Unscrew the knob underneath one corner of your Ender 3 while moving a paperback and forth until you can feel slight friction.
Repeat the previous step with all four corners to ensure that the whole bed is leveled.
C. Calibrate the Extruder
Measuring filament to check E-step calibration.
Measuring filament to check E-step calibration (Source: Let’s Print 3D)
If you’re having problems with under- or over-extrusion, there’s a possibility that your extruder’s E-steps aren’t calibrated. In order to find the right E-steps, you’ll have to do a little bit of math. Using a simple formula, you can calculate the new E-step with only three inputs.
Before starting, make sure that you’re able to navigate to “Control > Motion” on whichever Ender 3 you have. Some users have noted that this option is missing, perhaps due to the status or version of their firmware.
Measure your filament to 100 mm from a set point on your extruder and mark the filament. Mark an extra 10 mm above and under this 100-mm marking to make measuring easier later on.
Heat up your hot end and extrude 100 mm. (The temperature may need to go above 180 °C before the extruder will operate.) You can do this by clicking “Prepare > Move axis > Move 1 mm” and then slowly rotating the knob until you arrive at 100 mm.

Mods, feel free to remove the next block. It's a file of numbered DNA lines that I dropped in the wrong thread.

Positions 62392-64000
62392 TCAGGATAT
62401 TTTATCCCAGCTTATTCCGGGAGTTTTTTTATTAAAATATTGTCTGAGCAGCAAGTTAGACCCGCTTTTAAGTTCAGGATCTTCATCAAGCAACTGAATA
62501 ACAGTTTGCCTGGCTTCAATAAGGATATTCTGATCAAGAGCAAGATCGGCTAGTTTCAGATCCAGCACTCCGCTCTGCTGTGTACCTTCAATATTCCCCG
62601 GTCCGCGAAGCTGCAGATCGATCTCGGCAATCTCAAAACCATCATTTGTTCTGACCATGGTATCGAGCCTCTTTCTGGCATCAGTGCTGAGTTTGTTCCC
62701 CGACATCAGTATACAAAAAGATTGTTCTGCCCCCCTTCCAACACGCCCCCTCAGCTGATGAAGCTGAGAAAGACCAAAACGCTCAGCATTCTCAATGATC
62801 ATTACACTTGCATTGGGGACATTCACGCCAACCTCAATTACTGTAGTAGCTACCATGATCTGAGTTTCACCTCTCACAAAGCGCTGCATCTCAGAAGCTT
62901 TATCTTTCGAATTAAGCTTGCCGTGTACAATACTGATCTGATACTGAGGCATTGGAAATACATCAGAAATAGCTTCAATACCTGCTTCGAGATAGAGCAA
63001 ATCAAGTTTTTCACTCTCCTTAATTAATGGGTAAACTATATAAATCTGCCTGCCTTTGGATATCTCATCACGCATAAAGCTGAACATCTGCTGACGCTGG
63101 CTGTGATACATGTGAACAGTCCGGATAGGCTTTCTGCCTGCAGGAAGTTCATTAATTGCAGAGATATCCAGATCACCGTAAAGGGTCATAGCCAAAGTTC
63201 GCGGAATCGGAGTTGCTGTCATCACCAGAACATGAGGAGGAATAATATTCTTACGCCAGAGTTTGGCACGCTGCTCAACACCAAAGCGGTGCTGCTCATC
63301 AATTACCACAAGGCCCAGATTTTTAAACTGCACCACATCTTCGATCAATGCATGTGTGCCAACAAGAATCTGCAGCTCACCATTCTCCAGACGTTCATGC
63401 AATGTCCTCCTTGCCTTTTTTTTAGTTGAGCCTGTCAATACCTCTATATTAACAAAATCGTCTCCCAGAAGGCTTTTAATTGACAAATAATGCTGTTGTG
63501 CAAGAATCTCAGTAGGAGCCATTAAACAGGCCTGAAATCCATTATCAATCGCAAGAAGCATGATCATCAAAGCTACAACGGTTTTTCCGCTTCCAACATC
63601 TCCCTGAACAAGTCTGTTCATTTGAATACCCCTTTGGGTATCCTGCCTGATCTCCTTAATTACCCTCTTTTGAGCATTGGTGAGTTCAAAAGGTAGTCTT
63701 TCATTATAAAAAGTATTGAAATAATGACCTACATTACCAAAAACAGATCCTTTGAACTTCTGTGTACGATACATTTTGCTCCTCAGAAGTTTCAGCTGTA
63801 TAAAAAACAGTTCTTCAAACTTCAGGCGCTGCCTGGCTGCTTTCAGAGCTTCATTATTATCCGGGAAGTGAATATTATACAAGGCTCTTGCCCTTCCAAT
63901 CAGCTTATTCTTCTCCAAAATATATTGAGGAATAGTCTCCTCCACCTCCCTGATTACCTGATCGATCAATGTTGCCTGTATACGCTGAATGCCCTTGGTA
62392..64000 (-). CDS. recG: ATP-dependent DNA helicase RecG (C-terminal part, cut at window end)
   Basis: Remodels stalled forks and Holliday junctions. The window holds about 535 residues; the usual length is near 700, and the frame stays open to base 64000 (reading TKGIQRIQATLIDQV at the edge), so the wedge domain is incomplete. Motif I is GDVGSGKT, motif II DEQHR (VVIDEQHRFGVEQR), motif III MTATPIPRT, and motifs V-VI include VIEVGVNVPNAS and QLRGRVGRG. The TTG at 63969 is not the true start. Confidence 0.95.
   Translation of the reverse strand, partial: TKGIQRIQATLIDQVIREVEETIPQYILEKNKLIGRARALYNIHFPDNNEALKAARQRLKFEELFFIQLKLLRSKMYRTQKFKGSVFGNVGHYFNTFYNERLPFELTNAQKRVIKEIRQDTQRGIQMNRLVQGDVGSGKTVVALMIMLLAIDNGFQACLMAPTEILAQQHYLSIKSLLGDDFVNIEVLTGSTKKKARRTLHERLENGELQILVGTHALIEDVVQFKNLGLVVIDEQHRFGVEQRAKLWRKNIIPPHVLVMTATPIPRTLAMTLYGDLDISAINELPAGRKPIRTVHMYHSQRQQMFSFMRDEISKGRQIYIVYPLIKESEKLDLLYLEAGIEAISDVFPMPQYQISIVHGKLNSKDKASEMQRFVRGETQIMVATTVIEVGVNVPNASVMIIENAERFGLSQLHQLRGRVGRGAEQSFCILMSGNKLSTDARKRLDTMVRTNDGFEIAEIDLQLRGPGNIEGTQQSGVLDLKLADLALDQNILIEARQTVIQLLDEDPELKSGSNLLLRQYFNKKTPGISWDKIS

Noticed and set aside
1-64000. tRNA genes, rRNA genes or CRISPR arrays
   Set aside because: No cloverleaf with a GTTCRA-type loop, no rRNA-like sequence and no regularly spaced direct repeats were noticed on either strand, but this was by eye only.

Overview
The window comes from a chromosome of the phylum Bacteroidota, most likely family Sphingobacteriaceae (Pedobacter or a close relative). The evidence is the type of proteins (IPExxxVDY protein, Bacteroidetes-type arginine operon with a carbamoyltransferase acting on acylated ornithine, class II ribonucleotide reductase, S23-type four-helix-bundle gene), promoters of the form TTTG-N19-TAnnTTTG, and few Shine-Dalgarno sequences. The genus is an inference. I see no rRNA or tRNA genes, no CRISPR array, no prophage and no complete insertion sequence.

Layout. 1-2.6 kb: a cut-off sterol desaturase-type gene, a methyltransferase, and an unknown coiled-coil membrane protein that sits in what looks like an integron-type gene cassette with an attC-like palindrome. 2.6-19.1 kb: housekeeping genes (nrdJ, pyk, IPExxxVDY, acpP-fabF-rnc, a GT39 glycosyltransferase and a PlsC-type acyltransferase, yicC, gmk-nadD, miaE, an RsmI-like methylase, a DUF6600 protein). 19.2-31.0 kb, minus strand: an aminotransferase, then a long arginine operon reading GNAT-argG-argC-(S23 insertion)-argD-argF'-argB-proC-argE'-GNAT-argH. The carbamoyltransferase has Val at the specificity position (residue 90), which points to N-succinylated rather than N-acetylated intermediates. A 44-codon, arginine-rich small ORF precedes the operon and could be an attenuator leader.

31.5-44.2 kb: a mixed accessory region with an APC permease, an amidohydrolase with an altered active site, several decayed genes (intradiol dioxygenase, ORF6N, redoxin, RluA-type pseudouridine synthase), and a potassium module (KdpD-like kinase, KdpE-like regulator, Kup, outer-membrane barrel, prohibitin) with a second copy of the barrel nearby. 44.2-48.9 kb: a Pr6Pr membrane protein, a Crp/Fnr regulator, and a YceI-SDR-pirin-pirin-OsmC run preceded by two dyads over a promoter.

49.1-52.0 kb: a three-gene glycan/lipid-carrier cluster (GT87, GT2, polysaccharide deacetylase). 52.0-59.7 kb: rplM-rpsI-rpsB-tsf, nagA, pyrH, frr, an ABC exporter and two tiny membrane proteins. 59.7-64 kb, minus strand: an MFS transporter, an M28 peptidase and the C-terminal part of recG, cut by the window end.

Wait until the printer has finished extruding and measure how far from the 100-mm mark the filament stopped. If the mark has passed the extruder, then your extruder is over-extruding, and if it hasn’t reached the mark, then it’s under-extruding.
Use the marks above and under the 100-mm mark in order to estimate the amount of filament extruded.
Now calculate the correct E-steps by multiplying the current E-steps by 100, then dividing by the actual distance your filament was extruded. The resulting value will be your new, correct E-step value.
Click “Control > Motion”, then scroll down to “E-steps/mm” and change it to your new E-step value.
Featured image of Extruder Calibration: 6 Steps to Calibrate Your Extruder
D. Tighten the Belts
The belt tension on the Ender 3s also has a big impact on how your 3D prints turn out. Looser belts can cause severe ghosting, layer shifting, and dimensional accuracy issues.
On the Ender 3 and Pro, you can tighten the belts by unscrewing the brackets that hold the bearings and moving them so that there’s sufficient tension between the stepper motor and the bearing. The V2, on the other hand, has screws built into the end of the X- and Y-axes, which allow you to adjust the tension for those belts on the fly. For the Ender-3 s1/S1 Pro, just turn the knob clockwise. Either way, the belts shouldn’t be super tight or super loose, just somewhere in between.
E. Adjust the Eccentric Nuts
It’s also very important to adjust the eccentric nuts on the Ender 3s. These nuts are located under the bed and on the X carriage. They can be tightened by rotating them with the wrench that comes with the printer.
The eccentric nuts should be tight enough so that you can’t rotate or tilt the bed but not so tight that it inhibits motion. The easiest way to do this is by loosening all the nuts and then tightening them again until the bed is firm.
The X carriage should also be adjusted this way. What you’re looking for is a horizontal carriage that doesn’t have too much resistance when moving up and down.
To be updated ….